feed back encoder
To attain accurate positioning, a servo system requires a feedback signal to close its feedback loop. Instruments that typically supply the feedback signal include optical encoders, resolvers, and quadrature magnetostrictive linear-displacement transducers (LDTs). Other instrument types for this purpose aren’t discussed in this article. They include analog tachometer generators, induction generators, Hall-effect pickups, and potentiometric devices.
Optical encoders, which provide a digital square-wave feedback signal, include quadrature (incremental), absolute, and pseudorandom types. A typical optical encoder consists of the emitter side, the detector side, and a code wheel, which supplies a raw analog signal to the encoder’s processing circuitry. A comparator stage then converts the analog to a digital output. Digital formats include open-collector outputs and, for single-ended outputs, 5- to 24-V logic. For noise immunity, the most robust outputs are the complementary, differential RS-422 types.
Quadrature optical encoders provide feedback signals in the form of A, B, and Z pulses. Therefore, the A and B signals (exhibiting a phase separation of 90? from the encoder’s code wheel) are in quadrature, i.e., electrically spaced one-fourth of a period apart. When A goes positive prior to B, the encoder rotates clockwise, and vice versa for counterclockwise rotation. Thus, position, direction, and velocity data can be derived from these two signals. The Z signal indicates the motor’s rotor position and whether or not the encoder shaft has rotated 360?. It also checks for miscounts of the A and B signals. For RS-422 connections, the encoder provides complementary signals for the A, B, and Z outputs.
Absolute optical encoders employ signal-processing components similar to those of the quadrature optical encoder, but their outputs produce one parallel binary word per increment of revolution. Typical outputs are 12 to 13 bits of BCD, gray, or natural binary code. The 13-bit outputs impose a lower frequency response (1200 rpm for 12 bits, versus 600 rpm for 13 bits) in exchange for the finer resolution per 360? rotation. This encoder type is normally used to monitor shaft position during power up and power down. Unlike quadrature encoders, the encoded output lets you read the shaft position without moving the encoder.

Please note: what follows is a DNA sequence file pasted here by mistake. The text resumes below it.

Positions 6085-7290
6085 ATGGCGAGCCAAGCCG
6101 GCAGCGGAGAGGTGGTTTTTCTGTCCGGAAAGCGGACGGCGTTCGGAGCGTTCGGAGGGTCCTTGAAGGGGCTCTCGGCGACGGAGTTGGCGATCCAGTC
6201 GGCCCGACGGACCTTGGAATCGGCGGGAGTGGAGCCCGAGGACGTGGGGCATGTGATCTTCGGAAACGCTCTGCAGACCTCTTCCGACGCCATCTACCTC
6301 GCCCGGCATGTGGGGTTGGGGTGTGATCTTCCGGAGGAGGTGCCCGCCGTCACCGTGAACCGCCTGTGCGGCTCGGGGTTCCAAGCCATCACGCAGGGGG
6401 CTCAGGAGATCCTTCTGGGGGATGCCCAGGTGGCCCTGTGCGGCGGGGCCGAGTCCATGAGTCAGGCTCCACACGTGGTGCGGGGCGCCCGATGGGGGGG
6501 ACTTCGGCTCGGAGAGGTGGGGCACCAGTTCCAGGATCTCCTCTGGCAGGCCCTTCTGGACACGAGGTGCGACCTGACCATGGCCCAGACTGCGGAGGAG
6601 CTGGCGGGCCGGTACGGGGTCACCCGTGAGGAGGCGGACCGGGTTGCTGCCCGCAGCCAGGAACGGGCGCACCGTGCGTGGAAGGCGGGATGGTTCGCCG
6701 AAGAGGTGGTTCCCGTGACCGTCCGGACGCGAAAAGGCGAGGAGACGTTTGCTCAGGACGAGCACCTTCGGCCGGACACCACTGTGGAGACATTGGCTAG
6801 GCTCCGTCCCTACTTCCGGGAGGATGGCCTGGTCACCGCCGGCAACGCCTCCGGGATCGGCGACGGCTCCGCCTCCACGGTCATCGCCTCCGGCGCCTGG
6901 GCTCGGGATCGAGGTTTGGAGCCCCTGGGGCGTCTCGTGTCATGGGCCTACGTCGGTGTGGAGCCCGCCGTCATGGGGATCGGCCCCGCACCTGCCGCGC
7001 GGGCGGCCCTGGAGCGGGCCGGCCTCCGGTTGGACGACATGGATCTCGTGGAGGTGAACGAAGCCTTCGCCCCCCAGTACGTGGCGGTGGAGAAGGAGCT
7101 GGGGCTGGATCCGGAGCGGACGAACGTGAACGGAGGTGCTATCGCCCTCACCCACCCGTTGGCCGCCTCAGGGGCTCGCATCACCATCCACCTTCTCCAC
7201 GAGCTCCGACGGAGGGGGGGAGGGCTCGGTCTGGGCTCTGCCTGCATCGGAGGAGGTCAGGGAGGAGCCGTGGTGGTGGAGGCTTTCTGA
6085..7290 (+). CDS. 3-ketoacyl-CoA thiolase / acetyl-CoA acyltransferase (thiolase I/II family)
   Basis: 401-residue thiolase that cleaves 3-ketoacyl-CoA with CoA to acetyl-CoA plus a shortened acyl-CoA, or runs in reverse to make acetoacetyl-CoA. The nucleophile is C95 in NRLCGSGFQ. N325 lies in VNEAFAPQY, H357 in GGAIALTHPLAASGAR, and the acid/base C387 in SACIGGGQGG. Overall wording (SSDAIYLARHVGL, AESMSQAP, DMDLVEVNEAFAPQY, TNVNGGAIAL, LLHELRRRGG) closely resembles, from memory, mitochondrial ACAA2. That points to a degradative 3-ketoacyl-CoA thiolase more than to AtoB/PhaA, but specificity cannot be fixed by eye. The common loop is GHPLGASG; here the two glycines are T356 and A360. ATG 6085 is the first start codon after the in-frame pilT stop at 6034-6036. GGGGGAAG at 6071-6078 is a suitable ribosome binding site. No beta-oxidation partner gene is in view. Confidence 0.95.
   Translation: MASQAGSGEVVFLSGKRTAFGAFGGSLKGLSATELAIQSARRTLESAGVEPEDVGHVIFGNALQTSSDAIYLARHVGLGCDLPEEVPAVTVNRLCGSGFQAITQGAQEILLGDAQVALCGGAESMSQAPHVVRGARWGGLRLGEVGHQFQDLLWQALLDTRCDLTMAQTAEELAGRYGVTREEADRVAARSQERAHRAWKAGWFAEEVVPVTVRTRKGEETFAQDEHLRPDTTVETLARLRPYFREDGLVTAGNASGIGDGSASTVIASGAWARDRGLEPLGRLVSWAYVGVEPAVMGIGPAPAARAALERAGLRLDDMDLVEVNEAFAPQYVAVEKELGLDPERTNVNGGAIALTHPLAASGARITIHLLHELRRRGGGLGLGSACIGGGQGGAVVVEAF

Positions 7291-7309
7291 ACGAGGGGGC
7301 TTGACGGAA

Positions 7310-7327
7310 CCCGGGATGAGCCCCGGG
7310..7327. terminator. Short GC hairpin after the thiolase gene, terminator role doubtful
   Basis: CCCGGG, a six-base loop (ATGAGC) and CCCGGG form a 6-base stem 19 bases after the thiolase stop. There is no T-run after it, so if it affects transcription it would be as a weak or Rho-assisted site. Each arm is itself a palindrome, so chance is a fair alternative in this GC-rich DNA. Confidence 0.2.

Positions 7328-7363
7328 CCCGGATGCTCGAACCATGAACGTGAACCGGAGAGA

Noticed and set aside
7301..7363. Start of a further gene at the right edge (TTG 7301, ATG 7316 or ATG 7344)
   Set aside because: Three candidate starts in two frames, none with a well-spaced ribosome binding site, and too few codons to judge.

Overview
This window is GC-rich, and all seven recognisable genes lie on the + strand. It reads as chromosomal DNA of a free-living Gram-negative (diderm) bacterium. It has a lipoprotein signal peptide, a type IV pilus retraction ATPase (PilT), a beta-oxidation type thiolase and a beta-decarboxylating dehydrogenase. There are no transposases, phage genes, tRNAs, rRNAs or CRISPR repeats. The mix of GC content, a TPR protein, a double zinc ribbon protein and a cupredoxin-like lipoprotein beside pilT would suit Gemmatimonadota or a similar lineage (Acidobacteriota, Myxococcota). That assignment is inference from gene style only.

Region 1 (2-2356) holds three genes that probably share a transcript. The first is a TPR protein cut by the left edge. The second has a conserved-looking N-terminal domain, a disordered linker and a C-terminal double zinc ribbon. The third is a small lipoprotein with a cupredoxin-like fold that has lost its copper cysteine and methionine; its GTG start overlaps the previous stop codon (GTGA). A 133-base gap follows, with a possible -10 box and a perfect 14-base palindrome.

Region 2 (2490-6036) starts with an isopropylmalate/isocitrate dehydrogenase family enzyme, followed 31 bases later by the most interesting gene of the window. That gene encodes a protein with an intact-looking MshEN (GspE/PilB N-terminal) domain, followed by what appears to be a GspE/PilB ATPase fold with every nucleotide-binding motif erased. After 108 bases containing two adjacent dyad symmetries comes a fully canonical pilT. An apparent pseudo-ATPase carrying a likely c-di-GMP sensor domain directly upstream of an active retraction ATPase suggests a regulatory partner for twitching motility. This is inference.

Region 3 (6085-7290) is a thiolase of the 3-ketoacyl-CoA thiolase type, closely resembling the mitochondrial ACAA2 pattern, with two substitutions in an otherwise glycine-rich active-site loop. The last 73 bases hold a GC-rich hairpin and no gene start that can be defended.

The new pseudorandom optical encoders give three output signals: A and B provide direction sense and spatial timing, and a third provides position data. Pseudorandom optical encoders require 1? to 2? of rotation to determine position.
Resolvers are feedback encoders that produce sine and cosine output waveforms, which can be processed to supply velocity and position data through the servo controller. A resolver’s feedback signals represent absolute position when its shaft is rotating, but low-speed performance is poor. The main disadvantage of a resolver is the relatively expensive resolver-to-digital electronics necessary for processing its signals.
Finally, quadrature magnetostrictive LDTs are feedback encoder/transducers designed to measure linear motion, rather than the rotational motion measured by the encoders above. The analog position signal is developed from a current pulse sent down a magnetostrictive guide wire, interacting with a position magnet that moves with a linear-displacement rod protruding from the LDT. The reflected pulse is sensed by a pickup sensor. Then, the LDT processes and digitizes the pickup sensor signal to provide quadrature-output signals A, B, and Z, similar to those of a quadrature encoder.